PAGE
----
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1. Zhang, Ruixin, Ph.D.; Lixing Lao, Ph.D.; Ke Ren, Ph.D.; and Brian M. Berman, MD. "Mechanisms of Acupuncture–Electroacupuncture on Persistent Pain." Anesthesiology 120, no. 2 (2014): 482-503.




Research #1

Qi-guiding acupuncture relieves disc herniation pain and a special intensive silver acupuncture needle protocol relieves chronic lower back myofascial pain.

Researchers find acupuncture effective for the treatment of lower back pain disorders. In a protocolized study from the Shanghai Jiaotong University Sixth People’s Hospital, researchers determined that a special type of manual acupuncture therapy, known as qi-guiding acupuncture, produces significant positive patient outcomes for lumbar intervertebral disc herniation patients. In related research from Xinping Hospital of Traditional Chinese Medicine, investigators find acupuncture combined with moxibustion effective for the alleviation of lower back pain due to lumbodorsal myofascial pain syndrome. A special application of silver acupuncture needles produced superior patient outcomes. Let’s start with a look at the Shanghai Jiaotang University research and then we’ll see how the silver needle protocol boosts treatment efficacy for the treatment of lower back pain.

Acupuncture is effective for the treatment of lumbar intervertebral disc herniations. Wu et al. (Shanghai Jiaotong University Sixth People’s Hospital) investigated the treatment results of qi-guiding acupuncture with meridian differentiated acupoint selections and determined that it produces significant positive treatment outcomes for lumbar intervertebral disc herniation patients. Wu et al. also find electroacupuncture with meridian differentiated acupoint selections effective; however, qi-guiding acupuncture had a slightly higher rate of producing positive patient outcomes. Qi-guiding acupuncture had an 87.5% total treatment effective rate and electroacupuncture achieved an 86.6% total treatment effective rate. Qi-guiding acupuncture also had better outcomes for increases in nerve conduction velocity. The results are definitive given the large sample size of 549 patients with lumbar disc herniations evaluated in this study.

Lumbar disc herniation patients experience lower back pain and radiculopathy (radiating pain and numbness) as a result of anulus fibrosis damage, IVF encroachment, and other issues associated with disc damage (Hu et al.). Acupuncture, as one of the most common non-surgical treatment methods for lumbar disc herniation, has a high treatment effective rate and no significant adverse effects (Cheng).

Qi-guiding acupuncture was first documented in ancient literature, including The Systematic Classic of Acupuncture & Moxibustion by Huang-fu Mi. In qi-guiding acupuncture, needle entry and removal is controlled and slow. To direct qi upward, the acupuncture needle is oriented upward; similarly, to direct qi downward, the needle is pointed downward. Subsequently, the needle is frequently rotated, lifted, and thrust to regulate the flow of qi in the body. Additional manipulation techniques may be intermittently applied. In modern use, qi-guiding acupuncture repairs ultramicroscopic structures of damaged nerve roots and accelerates other aspects of nerve repair, thereby increasing nerve conduction.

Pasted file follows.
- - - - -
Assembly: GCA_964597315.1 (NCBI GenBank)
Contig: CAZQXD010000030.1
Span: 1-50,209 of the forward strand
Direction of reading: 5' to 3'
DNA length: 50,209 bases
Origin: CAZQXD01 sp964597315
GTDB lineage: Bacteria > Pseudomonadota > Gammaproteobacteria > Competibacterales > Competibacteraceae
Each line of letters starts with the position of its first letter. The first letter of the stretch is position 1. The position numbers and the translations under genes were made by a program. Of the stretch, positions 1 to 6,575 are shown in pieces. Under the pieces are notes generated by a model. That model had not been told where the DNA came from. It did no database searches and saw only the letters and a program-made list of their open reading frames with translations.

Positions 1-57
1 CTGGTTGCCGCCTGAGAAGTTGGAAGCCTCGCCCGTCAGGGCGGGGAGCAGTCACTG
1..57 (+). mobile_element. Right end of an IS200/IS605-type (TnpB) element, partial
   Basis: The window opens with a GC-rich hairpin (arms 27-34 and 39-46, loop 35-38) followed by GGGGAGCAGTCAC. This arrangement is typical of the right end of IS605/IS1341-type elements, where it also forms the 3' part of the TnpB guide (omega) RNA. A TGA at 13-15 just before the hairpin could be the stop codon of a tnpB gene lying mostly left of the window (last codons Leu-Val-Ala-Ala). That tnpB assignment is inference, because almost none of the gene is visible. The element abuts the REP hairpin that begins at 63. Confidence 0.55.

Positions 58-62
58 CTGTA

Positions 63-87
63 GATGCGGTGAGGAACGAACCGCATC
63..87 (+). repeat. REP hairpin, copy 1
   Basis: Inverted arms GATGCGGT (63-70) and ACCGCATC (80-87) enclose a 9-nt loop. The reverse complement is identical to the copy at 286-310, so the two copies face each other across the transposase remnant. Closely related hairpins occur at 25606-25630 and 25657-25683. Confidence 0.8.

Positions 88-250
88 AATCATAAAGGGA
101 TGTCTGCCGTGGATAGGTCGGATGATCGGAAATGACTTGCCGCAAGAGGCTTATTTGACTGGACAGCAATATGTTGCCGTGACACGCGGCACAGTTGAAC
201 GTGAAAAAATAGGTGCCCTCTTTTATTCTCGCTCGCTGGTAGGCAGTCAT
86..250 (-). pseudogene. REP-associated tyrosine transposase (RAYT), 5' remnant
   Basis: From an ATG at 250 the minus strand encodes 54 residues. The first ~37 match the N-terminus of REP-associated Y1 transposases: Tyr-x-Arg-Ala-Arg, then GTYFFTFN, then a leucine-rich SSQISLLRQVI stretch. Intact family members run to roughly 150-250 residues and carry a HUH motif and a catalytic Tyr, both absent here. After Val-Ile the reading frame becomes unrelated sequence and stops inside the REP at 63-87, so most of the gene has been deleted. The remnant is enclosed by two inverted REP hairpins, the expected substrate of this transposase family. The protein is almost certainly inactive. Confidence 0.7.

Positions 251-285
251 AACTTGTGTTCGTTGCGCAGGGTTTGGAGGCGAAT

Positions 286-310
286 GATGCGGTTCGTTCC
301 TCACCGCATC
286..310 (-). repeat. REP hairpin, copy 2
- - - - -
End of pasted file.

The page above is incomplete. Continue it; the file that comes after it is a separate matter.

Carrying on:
In this study, lumbar disc herniation patients receiving qi-guiding acupuncture achieved an 87.5% total treatment effective rate. Patients receiving electroacupuncture achieved an 86.6% total treatment effective rate. Both qi-guiding acupuncture and electroacupuncture significantly increased nerve conduction velocity. Qi-guiding acupuncture had a slightly greater improvement in common peroneal nerve conduction velocity and superficial fibular nerve conduction velocity. Common peroneal nerve conduction velocity increased from 38.26 (± 12.8) to 44.75 (± 5.24) after the application of qi-guiding acupuncture, and increased from 39.11 (± 3.64) to 39.86 (± 10.95) after electroacupuncture. Superficial fibular nerve conduction velocity increased from 41.63 (± 4.37) to 42.55 (± 6.43) after the application of qi-guiding acupuncture, and increased from 40.71 (± 9.56) to 40.43 (± 4.01) after electroacupuncture.

A total of 549 patients with lumbar disc herniations were treated and evaluated in this study. These patients were diagnosed with lumbar disc herniations between December 2012 and March 2014. They were randomly divided into a treatment group and a control group, with 280 patients in the treatment group and 269 patients in the control group. The treatment group underwent qi-guiding acupuncture therapy, while the control group received electroacupuncture. Acupoint selection for both groups was based on meridian differentiation. Identical acupoints were selected for both patient groups.

For Taiyang meridian lumbago and leg pain (scelalgia):

  • Shenshu (BL23)
  • Dachangshu (BL25)
  • Zhibian (BL54)
  • Huantiao (GB30)
  • Juliao (GB29)
  • Yinmen (BL37)
  • Weizhong (BL40)
  • Chengshan (BL57)
  • Kunlun (BL60)

For Yangming meridian lumbago and leg pain:

  • Shenshu (BL23)
  • Dachangshu (BL25)
  • Qichong (ST30)
  • Biguan (ST31)
  • Futu (ST32)
  • Tiaokou (ST38)
  • Zusanli (ST36)

For Shaoyang meridian lumbago and leg pain…